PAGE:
Local Civil Rights Organization Struggles to Get Afghans Aboard Flights as Violence Escalates, Deadline Looms

(SEATTLE, WA, 8/25/21) — CAIR Washington, the Washington state Chapter of the Council on American-Islamic Relations (CAIR), is joining humanitarian and civil rights advocates across the country demanding that President Biden make good on his promise to evacuate all eligible* persons before withdrawing U.S. troops. The Seattle-based Muslim civil rights organization has received hundreds of requests for help in the last week from Americans with families in Afghanistan, people in Afghanistan with Washington ties, and others who are scared that they or their families will be left behind.

“It’s been absolutely overwhelming and deeply disheartening,” said Brianna Auffray, Legal and Policy Manager at CAIR Washington. “Out of the hundreds of people we’re actively working with, we’ve only been able to get one family aboard a flight.”

Auffray said it’s been almost impossible for her people to get to the airport due to large crowds, Taliban checkpoints, and threats of violence coming from local Taliban and ISIS.

Ahmed Ismail**, an Afghan who’s been waiting for his special immigrant visa (SIV) to be approved who reached out to CAIR Washington, said he is scared he isn’t going to make it before the looming August 31st withdrawal deadline.

“I am beginning to lose hope,” Ismail said in a phone call with CAIR Washington staff. “No one can get to the airport and there are tens of thousands of us waiting.”

Ismail says he fled his hometown of Herat last week when the local Taliban came looking for him – leaving his wife, who is 29 weeks pregnant with their first child, behind. According to Ismail, Taliban members had been threatening him for years because he worked on multiple USAID projects in Afghanistan. Like dozens of others who reached out to CAIR Washington in the last week, his life is now being threatened.

“When the city fell to the Taliban, I knew they would come for me,” Ismail said. “One day, my doorbell rang, and my sister looked outside. She told me it was the Taliban who knew me and told me to hide. I escaped through our back door and hid in my neighbor’s backyard.”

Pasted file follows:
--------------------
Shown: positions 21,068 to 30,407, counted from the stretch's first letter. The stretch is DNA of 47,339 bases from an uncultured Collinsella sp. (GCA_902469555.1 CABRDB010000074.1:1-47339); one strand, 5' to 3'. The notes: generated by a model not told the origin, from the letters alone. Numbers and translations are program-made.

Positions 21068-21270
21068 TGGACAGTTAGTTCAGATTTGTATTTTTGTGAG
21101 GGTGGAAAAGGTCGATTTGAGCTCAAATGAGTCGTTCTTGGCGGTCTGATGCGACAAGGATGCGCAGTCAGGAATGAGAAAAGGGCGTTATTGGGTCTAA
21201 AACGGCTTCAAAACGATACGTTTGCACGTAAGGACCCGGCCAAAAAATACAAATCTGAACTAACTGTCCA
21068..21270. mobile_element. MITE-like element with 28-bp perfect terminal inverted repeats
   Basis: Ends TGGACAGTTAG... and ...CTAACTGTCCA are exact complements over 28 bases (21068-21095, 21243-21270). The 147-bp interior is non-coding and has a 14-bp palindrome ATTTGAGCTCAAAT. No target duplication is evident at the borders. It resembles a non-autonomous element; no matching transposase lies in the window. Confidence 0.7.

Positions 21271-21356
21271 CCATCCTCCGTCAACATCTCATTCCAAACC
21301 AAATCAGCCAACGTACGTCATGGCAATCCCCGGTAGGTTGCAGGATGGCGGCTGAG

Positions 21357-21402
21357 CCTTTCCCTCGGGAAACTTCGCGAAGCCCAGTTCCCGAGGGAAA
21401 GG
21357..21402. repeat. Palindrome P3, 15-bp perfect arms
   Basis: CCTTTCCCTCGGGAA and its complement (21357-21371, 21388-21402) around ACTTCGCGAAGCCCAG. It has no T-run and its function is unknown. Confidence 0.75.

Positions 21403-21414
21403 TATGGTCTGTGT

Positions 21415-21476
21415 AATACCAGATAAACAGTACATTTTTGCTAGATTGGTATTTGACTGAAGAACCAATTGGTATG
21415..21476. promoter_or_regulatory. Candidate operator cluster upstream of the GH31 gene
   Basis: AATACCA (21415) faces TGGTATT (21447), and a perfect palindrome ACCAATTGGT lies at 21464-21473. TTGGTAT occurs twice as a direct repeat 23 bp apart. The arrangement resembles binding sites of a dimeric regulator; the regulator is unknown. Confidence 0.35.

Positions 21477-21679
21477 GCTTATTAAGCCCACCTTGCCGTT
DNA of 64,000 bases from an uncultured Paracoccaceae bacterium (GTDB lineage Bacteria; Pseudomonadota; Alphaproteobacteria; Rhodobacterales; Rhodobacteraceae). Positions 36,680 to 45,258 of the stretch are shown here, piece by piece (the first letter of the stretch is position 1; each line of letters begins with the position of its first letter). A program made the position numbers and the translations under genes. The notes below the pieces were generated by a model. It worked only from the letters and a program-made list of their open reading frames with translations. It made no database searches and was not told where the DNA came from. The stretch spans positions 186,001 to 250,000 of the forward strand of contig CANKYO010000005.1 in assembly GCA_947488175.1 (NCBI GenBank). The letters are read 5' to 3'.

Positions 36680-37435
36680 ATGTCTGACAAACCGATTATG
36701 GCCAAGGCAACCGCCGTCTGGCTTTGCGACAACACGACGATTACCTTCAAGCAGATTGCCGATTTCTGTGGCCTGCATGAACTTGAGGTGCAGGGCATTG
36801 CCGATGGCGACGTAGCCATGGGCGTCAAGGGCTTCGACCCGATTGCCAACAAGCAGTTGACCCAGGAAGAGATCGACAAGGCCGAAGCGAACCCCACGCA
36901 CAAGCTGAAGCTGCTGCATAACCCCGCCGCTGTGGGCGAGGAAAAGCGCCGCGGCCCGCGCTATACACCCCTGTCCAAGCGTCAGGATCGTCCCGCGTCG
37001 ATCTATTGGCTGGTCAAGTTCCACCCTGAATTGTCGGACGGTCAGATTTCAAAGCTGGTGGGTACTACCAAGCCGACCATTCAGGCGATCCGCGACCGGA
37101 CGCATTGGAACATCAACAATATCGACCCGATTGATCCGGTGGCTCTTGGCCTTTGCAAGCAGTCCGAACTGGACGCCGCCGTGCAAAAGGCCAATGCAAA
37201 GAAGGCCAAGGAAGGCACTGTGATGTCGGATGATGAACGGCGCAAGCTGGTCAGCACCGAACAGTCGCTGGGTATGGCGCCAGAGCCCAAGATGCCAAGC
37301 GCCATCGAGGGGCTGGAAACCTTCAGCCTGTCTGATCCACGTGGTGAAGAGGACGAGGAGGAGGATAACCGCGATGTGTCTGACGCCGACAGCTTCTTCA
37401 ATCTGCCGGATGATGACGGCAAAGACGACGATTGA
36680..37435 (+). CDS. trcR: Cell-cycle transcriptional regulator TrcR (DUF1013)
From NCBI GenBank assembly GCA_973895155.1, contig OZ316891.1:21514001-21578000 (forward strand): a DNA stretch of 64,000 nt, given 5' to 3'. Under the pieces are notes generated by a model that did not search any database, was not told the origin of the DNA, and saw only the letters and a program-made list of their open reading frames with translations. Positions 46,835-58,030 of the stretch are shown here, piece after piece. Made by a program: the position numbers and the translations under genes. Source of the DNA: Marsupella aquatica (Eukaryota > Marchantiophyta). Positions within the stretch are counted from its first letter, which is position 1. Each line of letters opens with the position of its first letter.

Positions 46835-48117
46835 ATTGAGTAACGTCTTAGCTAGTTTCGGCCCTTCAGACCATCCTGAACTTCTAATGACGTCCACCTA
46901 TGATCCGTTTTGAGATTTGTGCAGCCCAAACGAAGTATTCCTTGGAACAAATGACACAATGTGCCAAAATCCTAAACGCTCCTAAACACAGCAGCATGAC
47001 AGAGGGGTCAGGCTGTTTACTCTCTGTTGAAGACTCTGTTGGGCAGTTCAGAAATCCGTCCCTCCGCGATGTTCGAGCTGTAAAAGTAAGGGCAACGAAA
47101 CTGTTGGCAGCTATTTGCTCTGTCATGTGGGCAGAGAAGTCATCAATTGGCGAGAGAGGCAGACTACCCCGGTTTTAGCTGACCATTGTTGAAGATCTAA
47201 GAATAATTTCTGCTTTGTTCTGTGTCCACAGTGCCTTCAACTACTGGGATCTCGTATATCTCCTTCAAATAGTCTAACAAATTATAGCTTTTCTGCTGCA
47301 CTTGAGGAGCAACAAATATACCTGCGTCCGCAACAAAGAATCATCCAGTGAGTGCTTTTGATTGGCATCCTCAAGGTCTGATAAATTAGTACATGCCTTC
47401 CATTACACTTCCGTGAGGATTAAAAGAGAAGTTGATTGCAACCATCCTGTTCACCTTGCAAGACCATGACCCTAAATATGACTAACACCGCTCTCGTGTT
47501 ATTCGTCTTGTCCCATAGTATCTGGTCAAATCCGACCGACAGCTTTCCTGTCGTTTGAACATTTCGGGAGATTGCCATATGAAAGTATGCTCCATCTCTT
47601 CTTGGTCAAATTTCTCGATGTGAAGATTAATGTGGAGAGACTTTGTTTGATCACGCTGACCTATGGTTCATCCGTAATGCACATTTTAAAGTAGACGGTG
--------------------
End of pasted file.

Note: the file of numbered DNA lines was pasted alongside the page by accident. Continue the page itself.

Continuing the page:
Ismail sent CAIR Washington video that his sister took of what are reportedly local Taliban members searching his neighborhood, looking for him. He doesn’t want the videos published for fear they will identify his family’s home and they will be in danger.

A former U.S. combat soldier who served in Afghanistan who later provided security for the U.S. State Department and now lives in Seattle, said he too is concerned about those with special status getting out in time.

“My big fear is that we weren’t prepared at all and that we will not have evacuations complete by Sept 1st, whereby we end up leaving tens of thousands of Afghans behind,” Seattle veteran Jason Rich said in a private message he sent to CAIR Washington Legal and Policy Director Brianna Auffray. “That’s what concerns me the most right now. My State Department buddies are saying they cannot personally help, which is also upsetting.”

Rich said he’s afraid the State Department is going to work to get U.S. citizens out while leaving everyone else behind – people like the Afghan interpreter he worked closely with, Omar Masoud***, who’s in hiding from Taliban members. According to Rich, Masoud’s younger brother was badly beaten and burned by local members of the Taliban last week after they came looking for Masoud. He survived and is in hiding in Afghanistan. Rich sent CAIR Washington multiple photos taken of the brother after the violent attack.

PICTURE: Little Brother of Afghan Interpreter Badly Beaten, Burned by Local Taliban (CONTENT WARNING, GRAPHIC IMAGERY)

CAIR Washington has been overwhelmed by requests coming in from Afghans and those trying to help them evacuate. So far, the Seattle-based civil rights and advocacy organization has only been able to get one out of the hundreds of families it’s working with aboard a flight out of Kabul.